KUALA LUMPUR: The World Bank Group has revised downwards Malaysia’s gross domestic product (GDP) growth forecast for 2020 to 4.5%, from 4.6% projected initially, largely due to weaker-than-anticipated investment and export growth in the third quarter of 2019.
“We expect private consumption to be the primary anchor for growth,” World Bank Group lead economist Richard Record told a press conference here today.
Private consumption is projected to expand at a lower but still robust rate of 6.5% next year, compared with a forecast of 7.2% for 2019, with growth driven by stable labour market conditions, relatively benign inflation, and continued support from government measures.
In the public sector, the planned rationalisation of government operating expenditure will continue to weigh on the contribution from government consumption, which is projected to grow at the rate of 1.9% in 2020, compared with a forecast of 2.1% for 2019.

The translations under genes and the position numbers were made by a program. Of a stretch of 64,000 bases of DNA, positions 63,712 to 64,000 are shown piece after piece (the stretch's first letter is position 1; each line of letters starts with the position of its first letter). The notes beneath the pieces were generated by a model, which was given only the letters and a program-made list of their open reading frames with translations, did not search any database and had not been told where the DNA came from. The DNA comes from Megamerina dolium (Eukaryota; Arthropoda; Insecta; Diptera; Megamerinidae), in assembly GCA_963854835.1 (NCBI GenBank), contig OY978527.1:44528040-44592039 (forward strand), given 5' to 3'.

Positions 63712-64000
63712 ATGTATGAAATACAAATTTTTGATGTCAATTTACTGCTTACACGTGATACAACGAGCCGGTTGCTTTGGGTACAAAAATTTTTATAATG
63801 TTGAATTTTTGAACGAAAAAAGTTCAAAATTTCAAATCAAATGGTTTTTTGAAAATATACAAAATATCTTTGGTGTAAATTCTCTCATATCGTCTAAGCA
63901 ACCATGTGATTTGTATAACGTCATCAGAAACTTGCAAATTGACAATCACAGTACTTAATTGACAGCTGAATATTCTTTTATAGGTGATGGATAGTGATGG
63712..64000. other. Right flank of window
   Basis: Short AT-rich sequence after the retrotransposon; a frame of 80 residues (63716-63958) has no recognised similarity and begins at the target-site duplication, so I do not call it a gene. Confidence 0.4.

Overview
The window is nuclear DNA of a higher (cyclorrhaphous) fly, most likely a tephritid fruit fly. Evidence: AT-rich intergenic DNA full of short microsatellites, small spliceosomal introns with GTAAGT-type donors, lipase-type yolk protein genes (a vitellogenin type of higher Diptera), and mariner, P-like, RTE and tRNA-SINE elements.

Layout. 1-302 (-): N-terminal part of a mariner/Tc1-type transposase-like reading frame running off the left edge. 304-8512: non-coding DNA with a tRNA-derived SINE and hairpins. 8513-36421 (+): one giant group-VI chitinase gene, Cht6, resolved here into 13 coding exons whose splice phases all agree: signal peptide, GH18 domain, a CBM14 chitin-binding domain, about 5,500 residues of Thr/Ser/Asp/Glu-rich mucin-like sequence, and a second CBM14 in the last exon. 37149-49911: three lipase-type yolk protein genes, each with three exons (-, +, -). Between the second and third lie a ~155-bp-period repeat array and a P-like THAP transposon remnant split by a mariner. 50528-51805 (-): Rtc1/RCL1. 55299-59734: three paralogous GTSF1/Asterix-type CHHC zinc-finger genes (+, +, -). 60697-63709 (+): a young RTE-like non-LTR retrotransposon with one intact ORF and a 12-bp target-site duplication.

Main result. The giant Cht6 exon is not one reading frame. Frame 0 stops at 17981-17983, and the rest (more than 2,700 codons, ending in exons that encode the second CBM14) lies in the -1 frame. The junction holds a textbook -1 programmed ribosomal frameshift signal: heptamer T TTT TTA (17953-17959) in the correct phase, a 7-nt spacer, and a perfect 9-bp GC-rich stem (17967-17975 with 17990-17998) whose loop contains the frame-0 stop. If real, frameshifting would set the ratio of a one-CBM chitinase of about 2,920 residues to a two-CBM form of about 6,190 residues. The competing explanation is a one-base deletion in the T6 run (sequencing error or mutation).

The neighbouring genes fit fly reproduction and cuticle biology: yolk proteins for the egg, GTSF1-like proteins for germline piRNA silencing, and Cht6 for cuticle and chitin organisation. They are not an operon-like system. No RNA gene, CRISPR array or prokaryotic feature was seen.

Investment is expected to improve but remains subdued over the near term, with both the public and private sectors adopting a cautious stance towards capital spending. Similarly, the softness in export growth is likely to persist into next year, mirroring the continuing subdued global growth.
Meanwhile, headline inflation is projected to average higher in the range of 1.5-2.0% in 2020 as the effects of policy-related factors dissipate.
In the third quarter of this year, the headline inflation rate increased to 1.3%, from 0.7% in the second quarter, reflecting the lapse in the impact of Goods & Services Tax zerorisation last year. During the period, inflation was mainly driven by food and non-alcoholic beverages, together with furnishings, household equipment and routine household maintenance.
The contribution of transport costs to headline inflation during the period was negative, due to lower fuel prices.
Additionally, the reintroduction of the float pricing mechanism for RON95 petrol and diesel in January 2020 is expected to result in modest increases in transportation costs.
Underlying inflation is expected to be broadly contained into 2020 in the absence of immediate domestic cost pressures.